Travel Tips for Sarajevo

Cheap and Nontouristy travel...

by Heniko

Travelling through the country side and seeing the devestation that war brings will make you change the way you look at things. The people are extremely friendly, the prices are low, and it's stll relatively unexploited by tourism.
Bosnia is extremely cheap! You can find rooms for a few dollars and meals for much less than in other Eastern European countries. The shopkeepers in the Turkish Quarter in Sarajevo are open to bargaining as well. In fact, it's a must...

Sarajevo by night

by HORSCHECK

Many buildings in and around Sarajevo's historic old town (Bascarsija) are beautifully illuminated at night.

So after sunset a stroll through the narrow alleys is highly recommended to soak up the special atmosphere.

Among the worth seeing illuminated sights are the National Library, the Sebilj Fountain, the Clock Tower, the Catholic Cathedral as well as most bridges.

Sense of humour

by craic

Such an important attribute.

I am happy to report that I found a vigorous vein of robust humour that I could really relate to. (Among the many English speakers of course. I do not claim speaking Bosnian as one of my talents.)

During our wild ride from Sarajevo to Banja Luka I was suffering major panic attacks. But there was only one thing to do - get over myself. I managed - with a little bit of help from my friends - to get over myself, and to lighten the mood I idly asked my translator - "Of course Bosnia has wonderful hospitals and ambulances etc etc?"

Mirza assured me Bosnia had state of the art medical facilities. With a completely deadpan face.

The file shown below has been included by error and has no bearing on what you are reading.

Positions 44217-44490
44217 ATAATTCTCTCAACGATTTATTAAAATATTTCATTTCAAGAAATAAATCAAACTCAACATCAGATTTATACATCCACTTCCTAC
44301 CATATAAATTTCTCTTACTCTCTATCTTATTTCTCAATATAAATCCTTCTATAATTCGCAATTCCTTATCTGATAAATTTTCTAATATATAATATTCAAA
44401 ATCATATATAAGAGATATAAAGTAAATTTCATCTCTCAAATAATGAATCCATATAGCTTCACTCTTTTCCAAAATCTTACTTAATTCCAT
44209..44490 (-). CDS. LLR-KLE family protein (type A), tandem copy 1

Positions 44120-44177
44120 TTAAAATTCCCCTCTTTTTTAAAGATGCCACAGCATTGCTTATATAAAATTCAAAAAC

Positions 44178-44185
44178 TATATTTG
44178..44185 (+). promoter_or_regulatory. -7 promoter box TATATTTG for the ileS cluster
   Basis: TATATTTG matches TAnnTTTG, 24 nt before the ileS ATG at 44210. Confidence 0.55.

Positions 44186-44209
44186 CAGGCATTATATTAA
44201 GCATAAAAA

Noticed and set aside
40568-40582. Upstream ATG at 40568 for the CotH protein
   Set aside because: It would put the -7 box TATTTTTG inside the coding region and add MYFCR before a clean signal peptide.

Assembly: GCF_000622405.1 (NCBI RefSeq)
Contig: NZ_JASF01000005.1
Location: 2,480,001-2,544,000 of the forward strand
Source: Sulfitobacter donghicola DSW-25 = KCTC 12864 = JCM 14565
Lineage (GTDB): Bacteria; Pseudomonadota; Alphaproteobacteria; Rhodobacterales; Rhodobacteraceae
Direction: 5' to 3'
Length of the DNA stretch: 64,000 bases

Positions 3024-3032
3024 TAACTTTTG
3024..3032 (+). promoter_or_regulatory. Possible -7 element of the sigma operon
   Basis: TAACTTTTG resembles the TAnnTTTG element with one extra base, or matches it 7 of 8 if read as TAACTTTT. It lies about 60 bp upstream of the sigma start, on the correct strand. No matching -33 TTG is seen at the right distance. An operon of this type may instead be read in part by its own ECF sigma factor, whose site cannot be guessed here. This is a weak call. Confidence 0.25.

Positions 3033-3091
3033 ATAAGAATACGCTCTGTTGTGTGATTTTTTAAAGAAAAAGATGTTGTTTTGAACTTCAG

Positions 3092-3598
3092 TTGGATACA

Next day I was chatting to Almira and mentioned how Mirza had lied in his teeth.

"What makes happy ... we will tell!" she riposted.

I know for a fact Mirza was making me happy because just before I left Bosnia on the bus I saw the oldest dirtiest ambulance in the world parked by the side of the road with two cheerful paramedics wearing ancient, shrunken uniforms. They were taking the air, smiling like the fortunate of the world, with a stunning rushing river just behind them and beyond that a hill covered with aboriginal bush.

Then we crossed the border into Croatia and instantly a four lane highway and a state of the art ambulance flashing some unfortunate past us and framed in the window a smartly dressed young woman on a mobile phone.

I think Bosnians must also be very very kind people as a rule - because when I had to stop the van because I couldn't endure it any longer - one of the passengers got out and embraced me so tenderly. Lacking language to help me in any other way.

Asim Ferhatovic Hase Stadium

by neodue

Koševo is stadium owned by city of Sarajevo. The stadium is located in the Sarajevo neighbourhood of Koševo and it is used mostly by F.C. Sarajevo.

The stadium was opened in the year 1952. In 1984, it was reconstructed for the 1984 Winter Olympics, and is therefore often called Olimpijski Stadion (Olympic Stadium). Now, it is officially called "Asim Ferhatoviæ - Hase", after Asim Ferhatoviæ, the legendary FK Sarajevo player who retired in 1967.

Today, Koševo can seat 37,500 and is situated at the address Betanja Ulica, 71000 Sarajevo. It's also the home stadium of the national side of Bosnia and Herzegovina.

Cemetaries II

by mtncorg

Mosque's have their own small cemetaries where associated people of piety are buried. Many, sadly, date from the early '90's as a result of the inhumanities foistered upon the city's inhabitants. These are best visited as you wander the many small alleys and backways of the city. Ponder them in silence, respect what was and could have been.